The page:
This week, both Target and Walmart released their quarterly financial results. Based on the results and executives’ comments on those reults, it’s almost like they’re from two different quarters or years entirely, or at least not from two discount stores that are generally close competitors. Maybe it’s not that shoppers are clutching their wallets or spending on home renovations instead of everyday home goods, a Target speculated. Maybe Target’s shoppers are just heading to Walmart more often. [More]
Have your fingers unfurled from their tight grasp on those pennies you’ve been pinching? A new report seems to indicate as much, finding that we’re all plain sick of being stingy after years of recession scrimping and dollar-watching behavior. The research says we’re done avoiding restaurants, driving around used clunkers and staying put where we live.
We’re all a bunch of optimistic Spendy McSpendersons lately, according to a new survey that says consumer sentiment is remaining high in the new year. As more jobs are being created, consumers have lifted their collective spirits for the fifth consecutive month.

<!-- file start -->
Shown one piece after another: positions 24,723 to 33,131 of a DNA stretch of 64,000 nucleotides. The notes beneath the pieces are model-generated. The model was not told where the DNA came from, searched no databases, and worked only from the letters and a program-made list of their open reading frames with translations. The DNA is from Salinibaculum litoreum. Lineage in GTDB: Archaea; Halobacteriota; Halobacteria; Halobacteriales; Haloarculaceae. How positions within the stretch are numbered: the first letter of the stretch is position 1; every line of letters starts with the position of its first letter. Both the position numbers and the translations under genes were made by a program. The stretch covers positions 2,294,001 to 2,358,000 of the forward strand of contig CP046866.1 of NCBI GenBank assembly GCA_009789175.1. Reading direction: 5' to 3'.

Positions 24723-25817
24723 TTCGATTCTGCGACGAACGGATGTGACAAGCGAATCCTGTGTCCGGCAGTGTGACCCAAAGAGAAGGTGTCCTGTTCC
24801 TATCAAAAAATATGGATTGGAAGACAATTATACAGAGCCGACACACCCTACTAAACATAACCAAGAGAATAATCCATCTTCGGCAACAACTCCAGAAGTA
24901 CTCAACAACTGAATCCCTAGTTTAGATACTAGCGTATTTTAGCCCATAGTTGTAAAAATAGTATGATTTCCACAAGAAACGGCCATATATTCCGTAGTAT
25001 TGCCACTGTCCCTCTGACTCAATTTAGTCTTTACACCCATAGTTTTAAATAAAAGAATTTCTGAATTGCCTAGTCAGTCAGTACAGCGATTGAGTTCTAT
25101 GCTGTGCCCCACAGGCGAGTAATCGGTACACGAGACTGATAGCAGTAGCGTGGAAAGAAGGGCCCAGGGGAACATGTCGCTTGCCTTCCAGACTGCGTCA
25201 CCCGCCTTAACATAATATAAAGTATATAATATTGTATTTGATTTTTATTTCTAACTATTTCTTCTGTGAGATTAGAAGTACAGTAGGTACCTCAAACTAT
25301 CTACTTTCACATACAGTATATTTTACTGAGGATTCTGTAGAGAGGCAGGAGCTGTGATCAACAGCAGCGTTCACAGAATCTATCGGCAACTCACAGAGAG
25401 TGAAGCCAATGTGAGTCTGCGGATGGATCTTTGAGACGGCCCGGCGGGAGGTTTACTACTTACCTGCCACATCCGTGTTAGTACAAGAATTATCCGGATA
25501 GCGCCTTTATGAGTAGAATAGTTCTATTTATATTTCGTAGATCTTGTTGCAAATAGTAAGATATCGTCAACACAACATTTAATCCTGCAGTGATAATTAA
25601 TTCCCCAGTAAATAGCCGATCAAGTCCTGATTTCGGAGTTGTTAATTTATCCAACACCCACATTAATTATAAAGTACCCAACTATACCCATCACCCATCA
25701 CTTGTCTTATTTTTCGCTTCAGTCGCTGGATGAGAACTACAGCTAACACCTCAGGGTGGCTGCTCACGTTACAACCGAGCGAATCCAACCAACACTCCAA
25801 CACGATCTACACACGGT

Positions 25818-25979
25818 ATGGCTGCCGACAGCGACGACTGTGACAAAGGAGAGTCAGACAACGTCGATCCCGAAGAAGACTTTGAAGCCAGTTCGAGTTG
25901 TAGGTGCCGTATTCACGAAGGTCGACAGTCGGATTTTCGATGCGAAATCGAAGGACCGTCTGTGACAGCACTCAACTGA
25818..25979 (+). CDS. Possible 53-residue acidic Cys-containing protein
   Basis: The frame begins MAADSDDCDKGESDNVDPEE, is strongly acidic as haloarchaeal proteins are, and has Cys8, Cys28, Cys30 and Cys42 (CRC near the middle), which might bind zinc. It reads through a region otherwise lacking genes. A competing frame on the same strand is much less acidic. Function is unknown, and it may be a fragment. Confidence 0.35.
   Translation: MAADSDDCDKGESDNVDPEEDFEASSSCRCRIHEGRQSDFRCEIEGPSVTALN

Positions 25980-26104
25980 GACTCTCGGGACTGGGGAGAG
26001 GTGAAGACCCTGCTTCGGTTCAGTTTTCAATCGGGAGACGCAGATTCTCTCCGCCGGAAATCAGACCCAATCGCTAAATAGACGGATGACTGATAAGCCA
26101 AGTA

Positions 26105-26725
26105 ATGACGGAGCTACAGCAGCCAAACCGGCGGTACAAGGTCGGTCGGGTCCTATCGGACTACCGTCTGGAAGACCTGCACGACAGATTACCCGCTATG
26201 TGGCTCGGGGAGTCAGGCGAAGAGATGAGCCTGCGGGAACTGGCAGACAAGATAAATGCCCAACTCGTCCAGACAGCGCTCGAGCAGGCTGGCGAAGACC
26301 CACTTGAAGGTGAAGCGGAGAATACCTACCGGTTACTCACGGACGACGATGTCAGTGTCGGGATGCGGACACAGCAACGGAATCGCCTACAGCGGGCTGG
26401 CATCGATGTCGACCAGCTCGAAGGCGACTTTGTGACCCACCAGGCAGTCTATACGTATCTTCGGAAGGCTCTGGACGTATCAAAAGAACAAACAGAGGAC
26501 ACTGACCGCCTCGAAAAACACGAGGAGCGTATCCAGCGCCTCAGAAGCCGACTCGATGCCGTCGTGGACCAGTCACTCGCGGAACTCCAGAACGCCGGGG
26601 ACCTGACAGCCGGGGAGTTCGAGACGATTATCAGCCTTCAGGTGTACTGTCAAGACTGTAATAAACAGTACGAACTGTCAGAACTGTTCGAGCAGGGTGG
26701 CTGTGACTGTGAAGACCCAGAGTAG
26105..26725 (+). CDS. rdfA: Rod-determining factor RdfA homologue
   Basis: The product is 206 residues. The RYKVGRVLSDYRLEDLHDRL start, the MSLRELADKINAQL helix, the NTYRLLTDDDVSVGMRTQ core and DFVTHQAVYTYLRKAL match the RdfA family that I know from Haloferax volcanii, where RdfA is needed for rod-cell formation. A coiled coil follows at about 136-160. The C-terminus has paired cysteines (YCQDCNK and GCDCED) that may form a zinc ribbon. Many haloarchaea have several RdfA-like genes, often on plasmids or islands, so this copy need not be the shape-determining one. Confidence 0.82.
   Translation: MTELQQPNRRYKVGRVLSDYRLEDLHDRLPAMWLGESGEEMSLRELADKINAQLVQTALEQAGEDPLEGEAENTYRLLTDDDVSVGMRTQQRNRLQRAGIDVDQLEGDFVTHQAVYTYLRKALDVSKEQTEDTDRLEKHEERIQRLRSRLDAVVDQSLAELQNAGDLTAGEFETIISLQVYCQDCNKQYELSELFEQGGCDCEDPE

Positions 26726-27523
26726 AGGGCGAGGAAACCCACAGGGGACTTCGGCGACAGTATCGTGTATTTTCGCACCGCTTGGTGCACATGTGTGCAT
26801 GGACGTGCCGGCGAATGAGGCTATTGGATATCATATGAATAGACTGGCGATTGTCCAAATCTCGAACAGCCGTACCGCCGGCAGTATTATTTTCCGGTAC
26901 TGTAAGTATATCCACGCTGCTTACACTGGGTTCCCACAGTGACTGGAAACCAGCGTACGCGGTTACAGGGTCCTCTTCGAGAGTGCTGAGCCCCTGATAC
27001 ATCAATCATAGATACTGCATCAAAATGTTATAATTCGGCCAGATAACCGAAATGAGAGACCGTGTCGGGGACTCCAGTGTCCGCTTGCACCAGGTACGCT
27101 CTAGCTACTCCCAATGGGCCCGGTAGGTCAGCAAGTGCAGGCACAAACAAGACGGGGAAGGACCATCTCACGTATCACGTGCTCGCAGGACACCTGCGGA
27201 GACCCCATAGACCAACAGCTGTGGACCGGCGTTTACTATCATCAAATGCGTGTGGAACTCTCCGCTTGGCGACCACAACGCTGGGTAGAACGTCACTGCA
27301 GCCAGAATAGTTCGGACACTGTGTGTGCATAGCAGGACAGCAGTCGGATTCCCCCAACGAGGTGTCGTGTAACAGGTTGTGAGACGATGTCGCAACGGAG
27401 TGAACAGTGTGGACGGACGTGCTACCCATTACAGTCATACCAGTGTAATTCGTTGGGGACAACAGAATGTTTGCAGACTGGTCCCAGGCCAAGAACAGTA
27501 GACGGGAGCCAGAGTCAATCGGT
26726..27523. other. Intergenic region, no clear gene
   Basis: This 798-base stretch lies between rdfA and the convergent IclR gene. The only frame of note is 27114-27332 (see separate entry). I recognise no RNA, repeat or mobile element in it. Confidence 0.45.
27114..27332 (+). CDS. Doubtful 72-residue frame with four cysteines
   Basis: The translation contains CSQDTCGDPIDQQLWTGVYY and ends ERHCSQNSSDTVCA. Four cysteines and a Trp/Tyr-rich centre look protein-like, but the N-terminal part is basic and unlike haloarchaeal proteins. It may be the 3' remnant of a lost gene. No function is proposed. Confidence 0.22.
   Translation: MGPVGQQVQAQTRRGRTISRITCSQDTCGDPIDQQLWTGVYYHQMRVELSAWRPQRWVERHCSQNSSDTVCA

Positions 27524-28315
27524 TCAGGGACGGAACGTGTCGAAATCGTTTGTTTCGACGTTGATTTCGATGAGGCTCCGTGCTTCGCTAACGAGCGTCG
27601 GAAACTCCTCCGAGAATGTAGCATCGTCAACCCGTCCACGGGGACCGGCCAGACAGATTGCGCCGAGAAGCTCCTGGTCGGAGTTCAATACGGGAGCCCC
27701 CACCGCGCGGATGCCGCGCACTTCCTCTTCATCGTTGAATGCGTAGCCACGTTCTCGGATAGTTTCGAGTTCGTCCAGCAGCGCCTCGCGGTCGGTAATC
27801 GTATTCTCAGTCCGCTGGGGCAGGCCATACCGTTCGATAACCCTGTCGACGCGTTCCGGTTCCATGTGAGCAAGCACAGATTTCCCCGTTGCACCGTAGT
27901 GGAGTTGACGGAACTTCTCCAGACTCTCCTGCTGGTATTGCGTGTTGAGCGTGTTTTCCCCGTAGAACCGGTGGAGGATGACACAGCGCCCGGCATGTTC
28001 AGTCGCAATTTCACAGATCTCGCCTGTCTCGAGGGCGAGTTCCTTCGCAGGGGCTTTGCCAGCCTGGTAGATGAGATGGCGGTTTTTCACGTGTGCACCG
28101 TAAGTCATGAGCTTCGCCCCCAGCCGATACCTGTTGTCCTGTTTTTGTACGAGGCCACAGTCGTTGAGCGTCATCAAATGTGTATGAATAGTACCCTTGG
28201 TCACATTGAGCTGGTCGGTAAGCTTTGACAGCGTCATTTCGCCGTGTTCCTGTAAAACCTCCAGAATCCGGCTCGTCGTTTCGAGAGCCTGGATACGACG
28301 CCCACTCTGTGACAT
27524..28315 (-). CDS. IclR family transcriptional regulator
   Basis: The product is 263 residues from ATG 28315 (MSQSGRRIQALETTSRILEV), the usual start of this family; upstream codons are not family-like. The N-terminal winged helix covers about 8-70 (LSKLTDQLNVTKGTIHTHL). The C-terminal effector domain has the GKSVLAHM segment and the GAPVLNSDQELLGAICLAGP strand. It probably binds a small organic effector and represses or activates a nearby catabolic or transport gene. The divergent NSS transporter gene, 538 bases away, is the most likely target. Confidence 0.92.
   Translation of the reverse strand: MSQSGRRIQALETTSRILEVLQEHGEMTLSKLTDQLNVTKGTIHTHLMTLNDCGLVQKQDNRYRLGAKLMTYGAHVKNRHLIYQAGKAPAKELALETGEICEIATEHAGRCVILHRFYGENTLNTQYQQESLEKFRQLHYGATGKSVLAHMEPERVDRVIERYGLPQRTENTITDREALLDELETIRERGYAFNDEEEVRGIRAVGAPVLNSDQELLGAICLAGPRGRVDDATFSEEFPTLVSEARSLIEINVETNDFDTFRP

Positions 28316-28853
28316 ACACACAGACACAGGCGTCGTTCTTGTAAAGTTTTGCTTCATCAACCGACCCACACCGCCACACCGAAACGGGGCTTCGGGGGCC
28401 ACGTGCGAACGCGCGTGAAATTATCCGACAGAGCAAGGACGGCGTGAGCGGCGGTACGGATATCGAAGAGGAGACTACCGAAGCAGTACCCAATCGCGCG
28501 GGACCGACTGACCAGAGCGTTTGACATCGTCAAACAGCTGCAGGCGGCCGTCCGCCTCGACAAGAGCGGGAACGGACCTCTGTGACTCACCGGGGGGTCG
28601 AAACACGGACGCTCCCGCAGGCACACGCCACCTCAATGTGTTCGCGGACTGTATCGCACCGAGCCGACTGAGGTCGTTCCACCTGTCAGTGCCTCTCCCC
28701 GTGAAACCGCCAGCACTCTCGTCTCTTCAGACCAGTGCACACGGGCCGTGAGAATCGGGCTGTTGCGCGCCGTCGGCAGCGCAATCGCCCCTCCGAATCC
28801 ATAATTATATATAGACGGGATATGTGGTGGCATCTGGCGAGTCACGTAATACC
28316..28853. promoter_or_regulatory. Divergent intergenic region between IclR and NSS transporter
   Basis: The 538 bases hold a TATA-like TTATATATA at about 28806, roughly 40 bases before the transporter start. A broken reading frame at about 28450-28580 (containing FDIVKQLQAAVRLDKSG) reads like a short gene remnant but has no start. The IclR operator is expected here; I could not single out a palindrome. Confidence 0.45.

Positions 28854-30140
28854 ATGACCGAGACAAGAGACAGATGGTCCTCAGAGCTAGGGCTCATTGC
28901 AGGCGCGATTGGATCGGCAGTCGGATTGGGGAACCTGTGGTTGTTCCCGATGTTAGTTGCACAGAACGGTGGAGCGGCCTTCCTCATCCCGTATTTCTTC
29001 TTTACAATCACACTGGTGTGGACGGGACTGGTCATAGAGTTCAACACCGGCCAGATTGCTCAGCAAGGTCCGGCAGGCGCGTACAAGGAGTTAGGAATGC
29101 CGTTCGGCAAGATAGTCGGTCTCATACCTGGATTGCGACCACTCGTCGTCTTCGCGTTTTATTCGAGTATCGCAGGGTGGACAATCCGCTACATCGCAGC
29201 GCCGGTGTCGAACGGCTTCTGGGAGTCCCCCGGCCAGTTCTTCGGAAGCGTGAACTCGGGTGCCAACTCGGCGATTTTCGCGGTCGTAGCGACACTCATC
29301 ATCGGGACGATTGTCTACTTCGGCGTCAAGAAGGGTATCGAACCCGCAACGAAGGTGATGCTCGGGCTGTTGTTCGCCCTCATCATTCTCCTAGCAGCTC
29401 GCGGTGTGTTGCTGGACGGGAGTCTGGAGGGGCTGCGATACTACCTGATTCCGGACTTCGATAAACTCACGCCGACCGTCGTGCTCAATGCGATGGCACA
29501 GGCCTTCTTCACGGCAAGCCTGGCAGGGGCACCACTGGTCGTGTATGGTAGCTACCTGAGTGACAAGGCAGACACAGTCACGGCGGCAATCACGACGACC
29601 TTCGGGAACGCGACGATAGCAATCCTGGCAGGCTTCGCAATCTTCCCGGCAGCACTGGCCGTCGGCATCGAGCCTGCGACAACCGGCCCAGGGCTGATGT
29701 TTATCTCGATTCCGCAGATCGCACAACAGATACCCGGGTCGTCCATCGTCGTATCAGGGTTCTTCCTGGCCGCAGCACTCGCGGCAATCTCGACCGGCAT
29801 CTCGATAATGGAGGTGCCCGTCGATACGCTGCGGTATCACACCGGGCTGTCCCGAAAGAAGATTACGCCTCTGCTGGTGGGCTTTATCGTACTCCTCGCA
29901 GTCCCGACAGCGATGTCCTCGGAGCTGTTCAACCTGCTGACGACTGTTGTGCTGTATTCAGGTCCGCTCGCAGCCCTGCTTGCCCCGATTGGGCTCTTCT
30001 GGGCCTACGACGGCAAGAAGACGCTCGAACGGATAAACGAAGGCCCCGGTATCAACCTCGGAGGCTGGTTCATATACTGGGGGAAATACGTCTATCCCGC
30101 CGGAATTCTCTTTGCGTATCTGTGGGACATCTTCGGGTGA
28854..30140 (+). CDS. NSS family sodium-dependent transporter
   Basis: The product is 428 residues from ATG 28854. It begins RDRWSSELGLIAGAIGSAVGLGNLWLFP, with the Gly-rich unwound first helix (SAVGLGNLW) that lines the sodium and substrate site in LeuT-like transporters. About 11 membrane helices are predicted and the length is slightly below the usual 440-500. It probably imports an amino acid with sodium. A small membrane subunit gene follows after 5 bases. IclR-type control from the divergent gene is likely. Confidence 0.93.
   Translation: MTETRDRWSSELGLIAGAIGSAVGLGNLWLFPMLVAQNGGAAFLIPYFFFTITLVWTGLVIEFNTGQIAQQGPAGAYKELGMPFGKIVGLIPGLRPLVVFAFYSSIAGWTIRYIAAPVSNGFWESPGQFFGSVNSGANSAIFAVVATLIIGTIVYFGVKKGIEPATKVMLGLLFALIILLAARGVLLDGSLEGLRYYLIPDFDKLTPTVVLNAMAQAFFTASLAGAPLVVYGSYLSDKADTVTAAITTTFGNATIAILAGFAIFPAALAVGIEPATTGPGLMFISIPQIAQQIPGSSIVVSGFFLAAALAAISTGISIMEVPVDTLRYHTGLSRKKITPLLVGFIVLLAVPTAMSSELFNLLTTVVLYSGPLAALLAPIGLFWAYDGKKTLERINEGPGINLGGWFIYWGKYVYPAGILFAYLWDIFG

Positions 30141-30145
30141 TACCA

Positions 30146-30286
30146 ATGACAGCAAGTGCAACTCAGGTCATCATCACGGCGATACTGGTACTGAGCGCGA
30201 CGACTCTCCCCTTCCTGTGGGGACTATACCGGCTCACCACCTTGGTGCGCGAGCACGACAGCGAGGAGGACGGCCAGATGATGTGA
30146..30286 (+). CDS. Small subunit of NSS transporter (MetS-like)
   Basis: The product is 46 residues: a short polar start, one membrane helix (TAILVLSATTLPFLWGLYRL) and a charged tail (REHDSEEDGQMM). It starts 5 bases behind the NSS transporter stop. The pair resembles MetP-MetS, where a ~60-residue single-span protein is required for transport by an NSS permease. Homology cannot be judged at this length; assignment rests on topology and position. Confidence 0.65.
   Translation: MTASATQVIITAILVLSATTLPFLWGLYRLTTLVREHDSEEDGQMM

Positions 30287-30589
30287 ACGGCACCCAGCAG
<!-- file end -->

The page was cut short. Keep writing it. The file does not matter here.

Our corporate cousins at Consumer Reports have released their monthly index of overall consumer sentiment, and it looks like all the worrying about the debt ceiling has caused the sharpest month-to-month drop in the index in two years and the lowest result since December 2009.
Like a tempered blade, America has passed through the fires of recession and emerged stronger and sharper, albeit with some pieces of itself permanently oxidized. What is on our minds? How do we feel and how are we acting in the new economy? Researchers at Communispace surveyed more than 1,200 U.S. consumers, spoke with 694 online community members, and came up with some very interesting results and insights. Here they are, in chunky infographic form:
Retailers have been hoping that we’d enter the annual Festival of Shopping with higher spirits than last year, but it looks like that might not happen after all. The Reuters/University of Michigan consumer sentiment index was updated today, and it shows a drop to 66.0, “well below October’s reading of 70.6 and a sharp reversal of the 71.0 figure economists had expected.”